This one, have you not come across them before dear reader, comprises of The band comprises Jim Wilson (Mother Superior), Pearl Aday (Pearl), Scott Ian (Anthrax), Joey Vera (Armored Saint) and John Tempesta (White Zombie / The Cult), and started life as a covers outfit formed for Scott Ian’s 50th birthday party, but which went on to release Ride in 2015. That was a fantastic slab of dirty Rock ’N’ Roll, so this sophomore has a very high bar to reach. It smashes it, which let’s face it with the level of experience involved is hardly surprising. With the longest song coming in at four minutes, this is all about lively and punchy songs and wearing out the ears with technical complexity, despite the pedigree of its contributors. 

Can’t Get High Enough sets the tone nicely – raunchy, dirty and above all fun, this is music played with love to the core influences all these guys and gals share. What particularly works well is the vocal interplay between Pearl Aday (in fact Scott Ian’s other half) and Jim Wilson, with both taking turns on the lead vocal spot (although Wilson dominates) and the rest of the time using some well-phrased and perfectly pitched harmonic work. Wilson may dominate, however Aday’s powerful, long and loud melody lines absolutely win out. 

Even the more US Radio Friendly Sooner Or Later works well, because the vocal performances of these two are so enthralling. The whole album rockets by in a burst of pleasure, and is exactly the kind of gritty, stripped back but well-written and fluid kind of material that set me off on this journey all those decades ago. Now all we need is for this to become a proper touring as well as a recording project. 9/10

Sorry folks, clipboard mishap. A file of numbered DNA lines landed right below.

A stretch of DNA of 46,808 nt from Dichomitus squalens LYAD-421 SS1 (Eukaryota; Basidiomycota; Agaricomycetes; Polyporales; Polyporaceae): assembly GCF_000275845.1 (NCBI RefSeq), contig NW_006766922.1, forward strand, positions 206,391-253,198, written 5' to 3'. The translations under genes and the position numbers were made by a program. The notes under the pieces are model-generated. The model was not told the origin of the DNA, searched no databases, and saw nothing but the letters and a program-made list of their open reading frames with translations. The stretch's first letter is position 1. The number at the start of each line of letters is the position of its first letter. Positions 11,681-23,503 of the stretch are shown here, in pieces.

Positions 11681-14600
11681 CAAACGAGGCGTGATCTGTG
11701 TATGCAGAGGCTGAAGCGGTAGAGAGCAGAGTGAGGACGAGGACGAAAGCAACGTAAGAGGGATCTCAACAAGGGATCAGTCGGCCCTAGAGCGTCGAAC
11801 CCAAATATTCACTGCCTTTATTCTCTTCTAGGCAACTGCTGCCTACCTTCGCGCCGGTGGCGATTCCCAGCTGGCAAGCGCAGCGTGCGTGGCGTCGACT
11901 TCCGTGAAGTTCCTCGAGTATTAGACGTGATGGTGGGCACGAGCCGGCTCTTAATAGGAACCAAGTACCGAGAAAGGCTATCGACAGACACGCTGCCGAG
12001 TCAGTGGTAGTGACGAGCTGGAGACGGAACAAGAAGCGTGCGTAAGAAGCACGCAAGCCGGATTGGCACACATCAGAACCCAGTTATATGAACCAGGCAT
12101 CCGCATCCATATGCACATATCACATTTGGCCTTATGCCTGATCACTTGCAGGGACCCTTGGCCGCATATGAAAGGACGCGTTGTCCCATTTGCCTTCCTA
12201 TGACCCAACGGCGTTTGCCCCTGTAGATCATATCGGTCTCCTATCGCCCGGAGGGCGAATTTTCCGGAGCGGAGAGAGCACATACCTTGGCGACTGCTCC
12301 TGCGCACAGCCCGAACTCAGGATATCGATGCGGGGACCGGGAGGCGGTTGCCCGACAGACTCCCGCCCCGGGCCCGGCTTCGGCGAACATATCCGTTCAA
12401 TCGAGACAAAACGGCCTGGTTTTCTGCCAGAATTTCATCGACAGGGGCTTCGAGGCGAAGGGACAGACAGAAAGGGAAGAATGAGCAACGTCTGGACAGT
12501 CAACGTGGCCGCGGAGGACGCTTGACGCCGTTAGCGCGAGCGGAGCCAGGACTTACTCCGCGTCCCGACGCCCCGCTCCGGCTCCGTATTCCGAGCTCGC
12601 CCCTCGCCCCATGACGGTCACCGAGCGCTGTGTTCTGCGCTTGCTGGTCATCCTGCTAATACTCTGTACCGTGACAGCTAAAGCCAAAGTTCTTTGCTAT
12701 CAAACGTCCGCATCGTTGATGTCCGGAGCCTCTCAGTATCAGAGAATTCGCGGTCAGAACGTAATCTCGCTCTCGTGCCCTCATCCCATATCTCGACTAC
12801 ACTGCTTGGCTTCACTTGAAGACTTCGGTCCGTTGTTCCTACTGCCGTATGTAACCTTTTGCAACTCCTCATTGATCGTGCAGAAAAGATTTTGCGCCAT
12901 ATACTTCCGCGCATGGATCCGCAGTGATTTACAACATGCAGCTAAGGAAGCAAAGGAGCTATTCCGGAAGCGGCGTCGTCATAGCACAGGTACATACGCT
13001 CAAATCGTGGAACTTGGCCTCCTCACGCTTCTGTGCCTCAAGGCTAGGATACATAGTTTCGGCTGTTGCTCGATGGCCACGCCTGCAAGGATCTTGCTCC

Glassbone – Spirals: A Safe Place To Self-Destruct EP (Bloodblast Records) [Zach Scott]

Glassbone made waves on the UK underground scene when they dropped their first single, Deep Blue Sea, and its follow up, Misery. Forging a unique blend of industrial and hardcore, the band quickly gained steam, landing a European tour spot with Landmvrks and Ten56. Their first EP, Spirals: A Safe Place To Self-Destruct, follows up on the promise of these first tracks and delivers a heavy and innovative collection of songs. A trap-influenced intro eases the listener in, before the first riff of Pitch Black comes in and brings the heavy. Despite the heavy presence of synths and electronic samples on this EP, it is still guitar-based and unapologetically hardcore. 

Glassbone’s influence from contemporary bands like Varials and Extortionist is palpable, with breakdown after breakdown shaking off any misconceptions that this band was anything but heavy. Synth parts blend well into the guitar attack, thanks to the crystal clear production which also makes the vocals shine through and the drum and bass parts bring the lower end meatiness. As we get to the second track, … So Well, there’s no relenting as vicious breakdowns and groovy two steps are interspersed with modern deathcore-influenced whammy pedal riffs and a powerful scream from vocalist Had.